‘It’s a ter­rif­i­cally smart move by Theresa May. There’s no op­po­si­tion worth talk­ing about, the Bri­tish econ­omy is in quite good shape with no sign yet of in­fla­tion and with un­em­ploy­ment low, so she’ll get an in­creased ma­jor­ity. My only hope is that the saner peo­ple in the Tory party come to the fore in­stead of peo­ple like Boris John­son, who are so buoy­antly reck­less it’s re­ally time we saw the back of them.’

Evans and and his wife Tina Brown live in a ram­bling apart­ment that com­bines el­e­gance and home­li­ness: mar­bled wall­pa­per, ca­pa­cious so­fas, paint­ings crowd­ing the walls, book­shelves as­cend­ing to the ceil­ing, clus­ters of fam­ily photographs on ta­bles. ‘That’s my daugh­ter, Izzie,’ Evans says. ‘That’s my mum and dad at their wedding’ – a sepia por­trait of Fred­er­ick Evans, a stoker and rail­way fire­man, who rose to the po­si­tion of train driver, and Mary Evans, a house­wife who ran a gro­cery shop out of the fam­ily home in Ec­cles, Lan­cashire. ‘And this is my wife with Bill Clin­ton.’ The Evanses and Clin­tons are friends.

Evans de­scribes his back­ground as ‘re­spectable work­ing class’, an evoca­tive phrase. ‘Re­spectable,’ he says, ‘in the sense, firstly, that you were in em­ploy­ment. Se­condly, law-abid­ing; not steal­ing, never beat­ing your wife, be­ing sober. My dad would go to the pub just once a week at the most.’

It was a back­ground driven by the idea of self-im­prove­ment and the im­por­tance of ed­u­ca­tion. His fa­ther would shovel coal by day and at night at­tend classes run by the In­de­pen­dent Labour Party. A clever man, says Evans, bril­liant with num­bers –tell him your date of birth and in at rice he could cal­cu­late what day of the week it had been – but whose prospects had been blighted by his sta­tion in life and hav­ing left school at 11.

‘I al­ways had this fury, and fury is the right word for it, that he was so fan­tas­ti­cally clever – in a way I’m not by the way – and yet he was im­pris­oned, he could never get above that level. The idea that he could ad­vance in so­ci­ety would have been com­pletely ridicu­lous. And he in­cul­cated ques­tion­ing in me, the sense that jour­nal­ism had a re­spon­si­bil­ity – and this sounds re­ally corn y–of dis­cov­er­ing truth. That it should be ed­u­ca­tional, as­pi­ra­tional, and cor­rect wrong sand soon and soon. Those things got into my heart and soul quite early on.’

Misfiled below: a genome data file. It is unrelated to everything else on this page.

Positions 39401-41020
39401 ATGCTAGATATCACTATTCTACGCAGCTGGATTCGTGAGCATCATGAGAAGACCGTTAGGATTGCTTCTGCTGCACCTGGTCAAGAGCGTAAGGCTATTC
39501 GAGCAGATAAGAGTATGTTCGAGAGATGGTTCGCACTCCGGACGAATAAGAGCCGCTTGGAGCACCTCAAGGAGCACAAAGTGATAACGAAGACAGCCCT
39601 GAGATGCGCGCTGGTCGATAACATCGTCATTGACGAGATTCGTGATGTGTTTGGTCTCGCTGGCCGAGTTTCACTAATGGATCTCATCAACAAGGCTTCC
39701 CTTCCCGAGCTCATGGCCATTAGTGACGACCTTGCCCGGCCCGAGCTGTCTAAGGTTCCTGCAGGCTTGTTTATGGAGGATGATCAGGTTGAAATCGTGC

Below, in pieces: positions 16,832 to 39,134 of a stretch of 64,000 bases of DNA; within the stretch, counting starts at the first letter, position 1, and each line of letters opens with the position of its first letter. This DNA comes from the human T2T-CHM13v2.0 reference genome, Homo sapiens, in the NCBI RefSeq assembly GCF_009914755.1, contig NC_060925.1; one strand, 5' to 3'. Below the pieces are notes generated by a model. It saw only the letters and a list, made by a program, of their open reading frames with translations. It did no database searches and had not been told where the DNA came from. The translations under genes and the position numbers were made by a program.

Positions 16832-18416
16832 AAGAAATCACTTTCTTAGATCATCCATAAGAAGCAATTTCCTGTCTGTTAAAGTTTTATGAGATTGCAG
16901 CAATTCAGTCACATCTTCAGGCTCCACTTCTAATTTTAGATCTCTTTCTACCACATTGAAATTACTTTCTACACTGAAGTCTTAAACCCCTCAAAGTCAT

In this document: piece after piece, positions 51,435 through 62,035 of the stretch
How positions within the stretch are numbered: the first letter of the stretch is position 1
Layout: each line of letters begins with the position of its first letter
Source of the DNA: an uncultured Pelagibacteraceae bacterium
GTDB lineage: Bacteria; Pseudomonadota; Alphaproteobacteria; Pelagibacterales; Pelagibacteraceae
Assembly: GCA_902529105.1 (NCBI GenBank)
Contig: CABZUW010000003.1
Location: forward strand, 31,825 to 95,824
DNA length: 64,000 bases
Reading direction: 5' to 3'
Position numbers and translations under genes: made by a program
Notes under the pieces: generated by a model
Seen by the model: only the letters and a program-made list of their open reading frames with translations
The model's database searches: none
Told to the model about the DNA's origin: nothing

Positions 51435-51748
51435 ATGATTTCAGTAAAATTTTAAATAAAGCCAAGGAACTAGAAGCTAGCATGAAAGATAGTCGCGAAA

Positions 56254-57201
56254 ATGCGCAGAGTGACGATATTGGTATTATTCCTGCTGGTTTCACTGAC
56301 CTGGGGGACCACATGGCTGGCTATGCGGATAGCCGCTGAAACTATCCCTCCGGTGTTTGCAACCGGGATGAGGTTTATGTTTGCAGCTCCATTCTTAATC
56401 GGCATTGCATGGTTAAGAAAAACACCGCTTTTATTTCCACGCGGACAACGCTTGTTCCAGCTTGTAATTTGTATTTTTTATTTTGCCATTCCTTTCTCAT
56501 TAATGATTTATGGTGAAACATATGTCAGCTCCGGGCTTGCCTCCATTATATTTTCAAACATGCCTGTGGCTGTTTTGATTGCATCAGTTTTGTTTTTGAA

Evans left school at 16 to work as a junior re­porter on the Ash­ton-un­der-lyne Weekly Re­porter. Af­ter na­tional ser­vice in the RAF he at­tended night school to gain the qual­i­fi­ca­tions to at­tend Durham univer­sity, go­ing on to work at the Manch­ester

Evening News, be­fore in June 1961, at the age of 32, be­com­ing ed­i­tor of The North­ern Echo in Dar­ling­ton. There he at­tained a rep­u­ta­tion for his cru­sad­ing cam­paigns on a range of is­sues, from the price of gro­ceries, to de­mands for smear tests to de­tect cer­vi­cal can­cer (which led to na­tional screen­ing), to ‘the Teesside Smell’ – a sickly odour that blighted the air over the town, and which Evans charted with a black spot on a map and the rubric ‘Where Is The Smell To­day?’. The source was even­tu­ally tracked down to an ICI fac­tory.